Friday, August 19, 2011

People first before profit

“The points raised by PALEA in its motion for reconsideration are mere rehash of those considered, discussed and ruled upon by the Secretary of Labor…” declared Executive Secretary Paquito Ochoa as he endeavored to justify Malacanang’s approval of PAL’s plan to terminate and outsource approximately 2,600 employees.

Ochoa’s pronouncements dashed the hope of thousands of workers who had appealed to Malacanang to end the labor row by way of harmonizing the interests of both the workers and the PAL management. Instead, his statement suggests the government’s insensitivity to the predicament of the workers.

The repetitive points raised by PALEA, which failed to impress Malacanang, only reflect the apprehensions felt by its members in the face of impending job loss. They failed to recognize the fact that the “rehash” merely indicates PALEA’s persistence to appeal for the reversal of the flawed and unfair decision issued by former labor secretary Rosalinda Baldoz, and which Malacanang now sanctions. By calling the spinoff program a management prerogative, the government precariously confers license to contractualization and random termination that could set precedence to other violators of labor laws.

In the midst of this turmoil, the CBCP-National Secretariat for Social Action, Justice and Peace expresses solidarity with the members of PALEA, especially the 2,600 workers, who face unemployment. At the same time, we express grave disappointment over the government’s manifest partiality towards PAL, whose recent financial report belies claims of “massive losses”.

We believe that the outsourcing and spinoff program was conceived mainly to dismantle the union and abolish its collective bargaining powers. Such a move by the management is a poor recompense to the very same people who worked hard for nine years to pull PAL out of fiscal insolvency in 1998. We fail to grasp the extent of their thirst for profit especially in the wake of their anticipation to rake in P1.6B in annual revenues.

The government has done a grave disservice to the people. While it has responsibility to recognize the rights of employers to protect their business interest, it has equal responsibility to ensure that they do so within the bounds of labor law. Any action to the contrary already borders on political favors and unjust concessions.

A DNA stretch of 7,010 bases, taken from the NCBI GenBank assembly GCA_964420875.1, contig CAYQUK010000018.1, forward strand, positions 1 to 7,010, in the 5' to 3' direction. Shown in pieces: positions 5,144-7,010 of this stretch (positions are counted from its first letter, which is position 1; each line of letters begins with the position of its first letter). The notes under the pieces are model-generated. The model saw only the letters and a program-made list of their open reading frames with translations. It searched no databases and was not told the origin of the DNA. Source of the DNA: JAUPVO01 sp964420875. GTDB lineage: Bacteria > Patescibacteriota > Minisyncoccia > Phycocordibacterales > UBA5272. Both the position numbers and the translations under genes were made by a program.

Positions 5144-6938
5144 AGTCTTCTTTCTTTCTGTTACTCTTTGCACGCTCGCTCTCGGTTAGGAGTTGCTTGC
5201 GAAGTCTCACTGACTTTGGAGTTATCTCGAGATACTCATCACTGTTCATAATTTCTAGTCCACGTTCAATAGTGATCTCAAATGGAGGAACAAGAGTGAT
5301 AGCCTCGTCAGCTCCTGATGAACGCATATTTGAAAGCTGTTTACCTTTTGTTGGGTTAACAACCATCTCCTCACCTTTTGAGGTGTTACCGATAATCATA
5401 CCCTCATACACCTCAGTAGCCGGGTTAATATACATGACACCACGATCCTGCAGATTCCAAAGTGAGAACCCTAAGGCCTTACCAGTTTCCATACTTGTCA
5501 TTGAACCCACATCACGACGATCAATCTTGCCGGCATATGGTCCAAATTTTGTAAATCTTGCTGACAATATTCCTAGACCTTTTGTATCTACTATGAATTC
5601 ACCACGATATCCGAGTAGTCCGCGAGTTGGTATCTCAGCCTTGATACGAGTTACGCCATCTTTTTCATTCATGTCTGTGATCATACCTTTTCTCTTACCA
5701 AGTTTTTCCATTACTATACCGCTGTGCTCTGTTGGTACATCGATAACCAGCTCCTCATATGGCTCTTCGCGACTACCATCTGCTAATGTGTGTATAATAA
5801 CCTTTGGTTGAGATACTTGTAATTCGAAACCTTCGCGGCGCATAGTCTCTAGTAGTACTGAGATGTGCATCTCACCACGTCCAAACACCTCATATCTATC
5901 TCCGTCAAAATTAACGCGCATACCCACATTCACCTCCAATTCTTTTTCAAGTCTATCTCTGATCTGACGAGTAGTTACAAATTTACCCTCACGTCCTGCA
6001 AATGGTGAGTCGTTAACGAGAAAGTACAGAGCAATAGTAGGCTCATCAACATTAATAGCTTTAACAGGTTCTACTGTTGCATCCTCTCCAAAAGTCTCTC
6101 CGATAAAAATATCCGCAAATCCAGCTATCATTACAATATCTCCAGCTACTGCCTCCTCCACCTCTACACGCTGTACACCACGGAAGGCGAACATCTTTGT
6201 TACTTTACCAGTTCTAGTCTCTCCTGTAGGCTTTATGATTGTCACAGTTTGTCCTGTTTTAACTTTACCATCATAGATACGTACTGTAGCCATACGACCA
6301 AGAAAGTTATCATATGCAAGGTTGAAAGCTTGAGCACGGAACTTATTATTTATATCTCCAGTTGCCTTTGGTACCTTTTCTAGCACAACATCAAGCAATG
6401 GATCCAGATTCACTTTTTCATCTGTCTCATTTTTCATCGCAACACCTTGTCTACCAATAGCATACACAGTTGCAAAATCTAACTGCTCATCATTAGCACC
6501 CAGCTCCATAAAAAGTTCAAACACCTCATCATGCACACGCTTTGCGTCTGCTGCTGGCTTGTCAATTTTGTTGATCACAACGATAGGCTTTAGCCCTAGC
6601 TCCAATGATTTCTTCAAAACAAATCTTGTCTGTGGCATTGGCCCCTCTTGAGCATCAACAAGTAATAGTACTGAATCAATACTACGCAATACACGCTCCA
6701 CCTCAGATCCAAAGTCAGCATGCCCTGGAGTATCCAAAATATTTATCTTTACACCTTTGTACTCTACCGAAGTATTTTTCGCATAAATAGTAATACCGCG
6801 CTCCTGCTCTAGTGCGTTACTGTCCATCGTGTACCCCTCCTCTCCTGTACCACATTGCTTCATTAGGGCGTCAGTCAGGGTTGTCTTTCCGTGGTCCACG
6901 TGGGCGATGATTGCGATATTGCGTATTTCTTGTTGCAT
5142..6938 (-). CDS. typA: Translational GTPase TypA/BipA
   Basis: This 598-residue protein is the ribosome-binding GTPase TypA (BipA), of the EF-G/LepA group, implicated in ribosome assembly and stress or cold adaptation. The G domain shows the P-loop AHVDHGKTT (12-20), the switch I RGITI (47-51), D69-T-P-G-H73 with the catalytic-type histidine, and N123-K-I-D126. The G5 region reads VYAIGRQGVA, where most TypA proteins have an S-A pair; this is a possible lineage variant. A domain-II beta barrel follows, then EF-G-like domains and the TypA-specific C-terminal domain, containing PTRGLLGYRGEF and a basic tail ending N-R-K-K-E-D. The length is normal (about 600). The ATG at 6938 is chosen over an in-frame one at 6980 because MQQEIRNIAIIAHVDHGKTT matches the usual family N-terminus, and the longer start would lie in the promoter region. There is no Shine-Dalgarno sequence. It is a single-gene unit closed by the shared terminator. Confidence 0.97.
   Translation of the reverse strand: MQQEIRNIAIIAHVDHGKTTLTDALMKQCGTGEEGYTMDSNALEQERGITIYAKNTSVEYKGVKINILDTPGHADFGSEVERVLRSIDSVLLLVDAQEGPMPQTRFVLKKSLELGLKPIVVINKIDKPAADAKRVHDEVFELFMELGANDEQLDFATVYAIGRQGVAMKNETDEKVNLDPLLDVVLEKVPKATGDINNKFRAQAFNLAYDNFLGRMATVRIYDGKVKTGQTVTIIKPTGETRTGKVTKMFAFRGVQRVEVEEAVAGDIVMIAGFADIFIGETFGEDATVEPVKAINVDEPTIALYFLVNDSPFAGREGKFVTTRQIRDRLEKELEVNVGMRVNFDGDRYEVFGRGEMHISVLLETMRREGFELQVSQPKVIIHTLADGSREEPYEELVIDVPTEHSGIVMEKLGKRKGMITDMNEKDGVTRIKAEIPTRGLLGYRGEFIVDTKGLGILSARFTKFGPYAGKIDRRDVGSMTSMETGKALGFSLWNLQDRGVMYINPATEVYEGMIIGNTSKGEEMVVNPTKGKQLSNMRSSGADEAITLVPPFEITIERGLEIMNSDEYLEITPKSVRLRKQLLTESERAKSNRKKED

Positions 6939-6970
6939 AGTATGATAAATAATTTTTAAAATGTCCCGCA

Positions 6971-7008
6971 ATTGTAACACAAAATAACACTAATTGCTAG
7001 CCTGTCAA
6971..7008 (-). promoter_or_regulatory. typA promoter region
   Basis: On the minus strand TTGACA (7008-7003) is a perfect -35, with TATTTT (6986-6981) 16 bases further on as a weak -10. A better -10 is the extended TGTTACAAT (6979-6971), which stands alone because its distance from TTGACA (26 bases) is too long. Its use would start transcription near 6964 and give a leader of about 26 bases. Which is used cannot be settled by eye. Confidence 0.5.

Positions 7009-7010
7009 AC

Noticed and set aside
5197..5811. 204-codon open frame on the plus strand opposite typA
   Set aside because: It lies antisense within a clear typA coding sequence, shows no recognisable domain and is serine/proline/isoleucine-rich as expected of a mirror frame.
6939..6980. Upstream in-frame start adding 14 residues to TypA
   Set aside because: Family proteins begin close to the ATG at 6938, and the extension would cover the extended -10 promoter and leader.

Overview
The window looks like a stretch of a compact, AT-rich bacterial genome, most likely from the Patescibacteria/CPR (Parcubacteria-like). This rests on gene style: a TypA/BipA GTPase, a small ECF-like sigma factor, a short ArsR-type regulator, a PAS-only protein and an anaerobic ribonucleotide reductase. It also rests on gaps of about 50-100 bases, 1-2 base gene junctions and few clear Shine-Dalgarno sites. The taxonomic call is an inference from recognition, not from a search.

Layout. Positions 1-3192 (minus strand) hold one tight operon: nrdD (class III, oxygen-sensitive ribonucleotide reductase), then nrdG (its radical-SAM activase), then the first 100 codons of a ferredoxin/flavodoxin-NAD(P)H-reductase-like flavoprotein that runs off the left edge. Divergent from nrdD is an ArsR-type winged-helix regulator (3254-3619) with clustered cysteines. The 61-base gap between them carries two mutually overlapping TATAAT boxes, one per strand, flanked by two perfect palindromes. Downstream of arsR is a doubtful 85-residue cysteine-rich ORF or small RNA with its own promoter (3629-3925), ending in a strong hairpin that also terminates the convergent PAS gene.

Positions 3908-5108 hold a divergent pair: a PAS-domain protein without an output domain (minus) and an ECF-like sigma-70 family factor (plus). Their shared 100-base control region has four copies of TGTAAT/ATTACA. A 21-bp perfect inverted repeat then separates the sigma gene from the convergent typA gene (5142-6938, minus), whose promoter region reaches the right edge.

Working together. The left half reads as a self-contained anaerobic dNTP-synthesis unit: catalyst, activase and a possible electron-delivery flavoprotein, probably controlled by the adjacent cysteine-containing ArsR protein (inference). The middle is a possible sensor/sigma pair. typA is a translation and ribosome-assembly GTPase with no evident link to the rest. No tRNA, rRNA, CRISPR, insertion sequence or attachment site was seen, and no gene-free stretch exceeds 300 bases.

The Church maintains its appeal for a just resolution of this case. Government decisions must be conducted within the prescriptions of labor’s primacy over capital – people first over profit. We continue praying that the government may finally find the wisdom to render pro-people decisions and provide opportunities for the workers and the management to work tirelessly for the common good.

In this we remind President Aquino’s promise to the people: Kayo ang Boss ko!

Friday, August 12, 2011

“Proclaim liberty to the captives… Set free the Oppressed”

A Statement of Concern on the Plight of Political Prisoners in the Country

Nearly three weeks ago, July 25, hundreds of political detainees around the country began a synchronized hunger strike to protest the government’s inadequate agenda on human rights protection and its seeming disregard of the conditions of political prisoners.

Since the early ‘80s, more than 300 political prisoners have been languishing in prison cells throughout the country without explicit assurance of judicial remedy or executive clemency. Some of whom have already died or gotten ill in custody as a direct result of the government’s inability to provide for their medical treatment. The circumstances of neglect and eventual demise of some of these prisoners qualify as violations against human dignity and protection.

The National Secretariat for Social Action – Justice and Peace expresses deep concern over the condition of the political detainees, especially those on hunger strike. Three weeks without food will have surely and rapidly deteriorated their conditions. We wish to solicit the immediate action of the government to prevent unnecessary deaths.

We also denounce the underhanded conduct of law enforcement agencies that oftentimes criminalize the legitimate struggle of some groups and individuals.

We call on the judiciary to expedite the process of review of the detainees’ cases and grant the immediate and unconditional release of those whose arrests are deemed to be politically-motivated.

President Aquino abstractedly speaks about improvements in human rights situation in the country. The call for a clear human rights framework by the political detainees is a judicious opportunity for him to demonstrate his sincerity to uphold peace and national reconciliation.

We appeal to the President to grant executive clemency on political detainees who have already served long and completely unjust sentences. May he accede to the humanitarian character of this appeal and make progress towards the full respect of human rights in the Philippines.

Meanwhile, we express solidarity to the struggle of our political prisoners. We wish to assure them that the Church, as it has always done so in the past, will always defend human rights and the sacredness of life as stated in the Gospel.


+ BRODERICK S. PABILLO